Warren County’s Westmount Health Facility and private local nursing homes, such as The Pines at Glens Falls, The Stanton Nursing and Rehabilitation Center in Glens Falls and Indian River Rehabilitation and Nursing Center in Granville, have all exceeded the state average for number of deficiencies found in recent inspections, according to the state Department of Health. Most of those issues were considered relatively minor by state inspectors.
The state’s method of review has for years been widely criticized by nursing home administrators, who consider it a method of scaring the public with strong language based solely on a two-week review.
“We can say without a doubt that deficiency statements sound a lot more ominous than the reality,” Fort Hudson’s Executive Director Andy Cruikshank said, noting his facility has been deficiency-free so far this year. “It could be as simple as some received their medications a half-hour late and it sounds like the entire drug delivery system has fallen apart.”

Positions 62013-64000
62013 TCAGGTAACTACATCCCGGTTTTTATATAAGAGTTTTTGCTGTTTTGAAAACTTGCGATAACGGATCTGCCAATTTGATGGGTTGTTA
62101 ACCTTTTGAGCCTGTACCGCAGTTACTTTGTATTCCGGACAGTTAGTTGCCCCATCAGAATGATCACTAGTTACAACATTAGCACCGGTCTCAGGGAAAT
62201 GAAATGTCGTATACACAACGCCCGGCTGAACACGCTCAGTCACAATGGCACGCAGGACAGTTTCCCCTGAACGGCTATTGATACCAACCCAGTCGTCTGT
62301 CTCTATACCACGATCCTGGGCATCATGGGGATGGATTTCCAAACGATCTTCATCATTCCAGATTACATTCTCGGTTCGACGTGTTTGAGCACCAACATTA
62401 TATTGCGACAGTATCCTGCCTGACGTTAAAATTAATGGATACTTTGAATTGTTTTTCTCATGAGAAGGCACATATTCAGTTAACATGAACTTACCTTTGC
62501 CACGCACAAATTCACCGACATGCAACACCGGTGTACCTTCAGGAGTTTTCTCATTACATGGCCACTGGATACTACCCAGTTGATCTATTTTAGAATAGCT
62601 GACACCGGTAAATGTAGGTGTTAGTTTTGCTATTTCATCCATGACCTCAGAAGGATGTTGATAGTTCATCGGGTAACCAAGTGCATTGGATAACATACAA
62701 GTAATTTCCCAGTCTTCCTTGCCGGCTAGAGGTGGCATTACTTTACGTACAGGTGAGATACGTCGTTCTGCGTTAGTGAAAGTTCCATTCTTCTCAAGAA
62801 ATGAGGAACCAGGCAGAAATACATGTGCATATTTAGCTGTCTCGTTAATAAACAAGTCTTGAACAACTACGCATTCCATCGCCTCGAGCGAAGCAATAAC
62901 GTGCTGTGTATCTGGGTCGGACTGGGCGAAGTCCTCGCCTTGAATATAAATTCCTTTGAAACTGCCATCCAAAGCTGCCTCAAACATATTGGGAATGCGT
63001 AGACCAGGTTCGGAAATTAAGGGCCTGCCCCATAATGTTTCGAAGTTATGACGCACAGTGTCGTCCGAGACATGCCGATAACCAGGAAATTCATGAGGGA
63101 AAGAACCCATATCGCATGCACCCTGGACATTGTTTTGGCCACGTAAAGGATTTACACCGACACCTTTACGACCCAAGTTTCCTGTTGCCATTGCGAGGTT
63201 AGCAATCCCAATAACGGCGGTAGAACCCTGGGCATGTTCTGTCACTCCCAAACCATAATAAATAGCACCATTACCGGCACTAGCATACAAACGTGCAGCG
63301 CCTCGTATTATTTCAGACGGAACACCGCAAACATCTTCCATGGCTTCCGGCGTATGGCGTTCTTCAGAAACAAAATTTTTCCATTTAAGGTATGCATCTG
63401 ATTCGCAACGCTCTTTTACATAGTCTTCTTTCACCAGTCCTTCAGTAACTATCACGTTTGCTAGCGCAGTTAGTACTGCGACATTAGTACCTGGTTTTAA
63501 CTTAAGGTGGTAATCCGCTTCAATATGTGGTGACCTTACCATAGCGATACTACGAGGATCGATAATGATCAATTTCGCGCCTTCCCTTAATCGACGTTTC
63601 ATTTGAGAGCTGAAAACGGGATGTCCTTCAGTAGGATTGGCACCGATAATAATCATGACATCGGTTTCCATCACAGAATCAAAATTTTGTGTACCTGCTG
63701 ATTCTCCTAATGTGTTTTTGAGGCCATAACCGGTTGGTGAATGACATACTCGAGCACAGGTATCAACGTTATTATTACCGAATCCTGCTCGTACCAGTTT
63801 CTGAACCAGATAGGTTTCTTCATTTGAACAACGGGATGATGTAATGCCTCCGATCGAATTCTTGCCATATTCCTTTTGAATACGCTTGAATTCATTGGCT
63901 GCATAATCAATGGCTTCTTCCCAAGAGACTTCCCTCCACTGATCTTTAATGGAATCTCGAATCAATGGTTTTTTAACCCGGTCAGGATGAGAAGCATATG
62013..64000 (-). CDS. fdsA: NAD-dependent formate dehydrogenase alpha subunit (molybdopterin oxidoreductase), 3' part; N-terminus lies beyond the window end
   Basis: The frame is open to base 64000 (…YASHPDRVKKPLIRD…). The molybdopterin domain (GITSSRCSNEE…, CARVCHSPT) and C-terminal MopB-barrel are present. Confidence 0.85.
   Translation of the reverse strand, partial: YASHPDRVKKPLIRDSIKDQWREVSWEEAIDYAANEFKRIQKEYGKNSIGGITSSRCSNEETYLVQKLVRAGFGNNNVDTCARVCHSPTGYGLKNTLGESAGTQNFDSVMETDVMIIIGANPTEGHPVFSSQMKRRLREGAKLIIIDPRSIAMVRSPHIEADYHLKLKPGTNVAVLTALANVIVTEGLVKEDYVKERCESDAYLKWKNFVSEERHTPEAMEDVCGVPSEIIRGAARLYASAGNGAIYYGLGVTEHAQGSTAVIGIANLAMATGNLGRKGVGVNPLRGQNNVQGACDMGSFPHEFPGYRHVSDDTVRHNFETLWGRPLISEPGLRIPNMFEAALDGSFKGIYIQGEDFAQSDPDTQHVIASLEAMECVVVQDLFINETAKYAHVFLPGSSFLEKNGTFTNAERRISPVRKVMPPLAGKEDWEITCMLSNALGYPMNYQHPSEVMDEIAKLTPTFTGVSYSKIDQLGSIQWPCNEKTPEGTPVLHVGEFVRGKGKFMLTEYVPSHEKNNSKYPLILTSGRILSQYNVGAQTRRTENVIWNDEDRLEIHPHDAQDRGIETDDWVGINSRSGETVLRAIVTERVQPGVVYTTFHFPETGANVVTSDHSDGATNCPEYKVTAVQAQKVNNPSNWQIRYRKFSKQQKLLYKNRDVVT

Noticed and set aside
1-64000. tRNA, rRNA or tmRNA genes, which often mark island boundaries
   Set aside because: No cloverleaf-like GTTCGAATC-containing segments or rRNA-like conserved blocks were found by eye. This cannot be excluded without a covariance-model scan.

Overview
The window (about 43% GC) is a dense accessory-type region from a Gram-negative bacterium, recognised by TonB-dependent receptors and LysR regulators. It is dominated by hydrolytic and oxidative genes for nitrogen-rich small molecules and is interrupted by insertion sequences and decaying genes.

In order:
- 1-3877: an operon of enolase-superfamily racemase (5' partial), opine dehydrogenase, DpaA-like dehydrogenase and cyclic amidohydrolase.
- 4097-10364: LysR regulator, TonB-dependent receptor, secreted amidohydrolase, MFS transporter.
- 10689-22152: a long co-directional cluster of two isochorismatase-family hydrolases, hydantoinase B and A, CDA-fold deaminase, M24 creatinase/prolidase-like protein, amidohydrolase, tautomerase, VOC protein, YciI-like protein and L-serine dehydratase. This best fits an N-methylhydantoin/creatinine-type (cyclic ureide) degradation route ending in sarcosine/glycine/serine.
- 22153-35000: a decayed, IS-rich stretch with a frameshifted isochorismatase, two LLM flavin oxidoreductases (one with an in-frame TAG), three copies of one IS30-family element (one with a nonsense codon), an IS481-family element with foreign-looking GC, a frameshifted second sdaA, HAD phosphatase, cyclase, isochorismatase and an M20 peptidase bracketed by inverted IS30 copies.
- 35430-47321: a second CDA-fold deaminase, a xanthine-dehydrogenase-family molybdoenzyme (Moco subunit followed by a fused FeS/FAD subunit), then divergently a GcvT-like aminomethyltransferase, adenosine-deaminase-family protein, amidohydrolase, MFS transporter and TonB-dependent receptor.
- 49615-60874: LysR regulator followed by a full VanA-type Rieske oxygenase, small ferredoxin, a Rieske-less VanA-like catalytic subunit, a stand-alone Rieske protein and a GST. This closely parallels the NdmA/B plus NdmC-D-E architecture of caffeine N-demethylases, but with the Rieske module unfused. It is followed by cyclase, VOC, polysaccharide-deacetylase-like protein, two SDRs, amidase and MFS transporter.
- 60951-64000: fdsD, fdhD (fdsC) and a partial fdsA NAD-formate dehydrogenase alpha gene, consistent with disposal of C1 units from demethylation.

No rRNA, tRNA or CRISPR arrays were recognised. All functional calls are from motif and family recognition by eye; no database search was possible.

Abuse cases can run the gamut from ignoring a patient with bed sores to, in extreme cases, rape.
But for abuse to be recorded, it first has to be reported.
“A crime is a crime no matter where it occurs. It’s another world in a nursing home. People just don’t report these things,” said Robyn Grant, public policy director for advocacy group, National Consumer Voice for Quality Long Term Care.
At Indian River, the state Department of Health is investigating a case in which a man fell, and later died, but who may, in the interval, have been left alone for hours.
The Washington County Coroner’s Office ordered an autopsy on the body of the man, whose name was John “Punk” Zellars. The results of that autopsy haven’t been released by local or state officials.
A recent investigation by ProPublica.com, an online news organization, found Pleasant Valley topped the list of New York’s 632 nursing homes for errors found by state inspectors from 2009 to 2012. (See box on front page.)
Twenty “serious” deficiencies were found at Pleasant Valley over that time, accounting for more than $100,000 in fines leveled against the Washington County facility. The state has yet to level the fines for last year’s inspection.
State inspectors left Pleasant Valley satisfied last week, the second consecutive survey the once-troubled facility has passed this year.